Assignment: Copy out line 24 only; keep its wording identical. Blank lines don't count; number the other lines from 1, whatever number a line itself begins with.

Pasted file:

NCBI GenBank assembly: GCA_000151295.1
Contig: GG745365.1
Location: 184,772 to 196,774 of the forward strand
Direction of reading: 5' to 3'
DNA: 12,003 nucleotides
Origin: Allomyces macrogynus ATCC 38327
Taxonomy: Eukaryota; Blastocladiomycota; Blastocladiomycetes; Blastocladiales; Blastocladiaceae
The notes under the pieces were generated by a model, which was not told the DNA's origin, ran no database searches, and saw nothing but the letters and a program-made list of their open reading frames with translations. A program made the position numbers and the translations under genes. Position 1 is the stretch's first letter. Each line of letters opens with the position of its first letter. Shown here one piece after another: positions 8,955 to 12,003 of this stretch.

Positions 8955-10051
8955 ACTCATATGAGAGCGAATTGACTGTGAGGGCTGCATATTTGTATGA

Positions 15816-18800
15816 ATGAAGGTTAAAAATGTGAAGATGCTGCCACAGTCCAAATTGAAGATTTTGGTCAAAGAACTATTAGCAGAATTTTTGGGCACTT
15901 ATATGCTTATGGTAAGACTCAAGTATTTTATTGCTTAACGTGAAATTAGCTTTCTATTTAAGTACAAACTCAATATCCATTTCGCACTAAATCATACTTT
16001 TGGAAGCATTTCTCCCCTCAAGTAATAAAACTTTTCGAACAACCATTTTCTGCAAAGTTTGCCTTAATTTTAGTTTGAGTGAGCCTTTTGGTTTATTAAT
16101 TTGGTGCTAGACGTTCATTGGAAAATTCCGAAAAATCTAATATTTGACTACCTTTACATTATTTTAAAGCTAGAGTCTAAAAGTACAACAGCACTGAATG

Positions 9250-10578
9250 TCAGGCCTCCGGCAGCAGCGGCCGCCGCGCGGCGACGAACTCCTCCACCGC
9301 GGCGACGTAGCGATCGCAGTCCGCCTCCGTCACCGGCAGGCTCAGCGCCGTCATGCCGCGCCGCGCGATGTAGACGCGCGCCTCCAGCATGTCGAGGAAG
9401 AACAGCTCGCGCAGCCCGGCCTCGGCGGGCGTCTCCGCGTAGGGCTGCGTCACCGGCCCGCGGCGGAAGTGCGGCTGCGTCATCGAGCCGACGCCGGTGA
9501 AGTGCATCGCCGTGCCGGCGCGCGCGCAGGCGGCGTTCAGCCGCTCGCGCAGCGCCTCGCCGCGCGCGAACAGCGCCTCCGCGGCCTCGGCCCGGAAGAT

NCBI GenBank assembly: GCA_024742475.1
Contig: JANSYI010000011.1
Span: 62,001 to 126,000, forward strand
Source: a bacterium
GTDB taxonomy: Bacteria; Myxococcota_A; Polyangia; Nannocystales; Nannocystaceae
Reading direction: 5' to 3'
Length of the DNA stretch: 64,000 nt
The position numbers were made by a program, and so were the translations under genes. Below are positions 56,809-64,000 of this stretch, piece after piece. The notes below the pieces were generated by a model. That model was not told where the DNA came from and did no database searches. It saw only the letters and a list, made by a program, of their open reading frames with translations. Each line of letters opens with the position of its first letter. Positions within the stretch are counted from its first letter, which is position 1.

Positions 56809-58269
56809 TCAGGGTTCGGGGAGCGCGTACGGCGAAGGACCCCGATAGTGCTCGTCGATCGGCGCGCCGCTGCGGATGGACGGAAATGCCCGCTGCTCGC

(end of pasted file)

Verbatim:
Source: a bacterium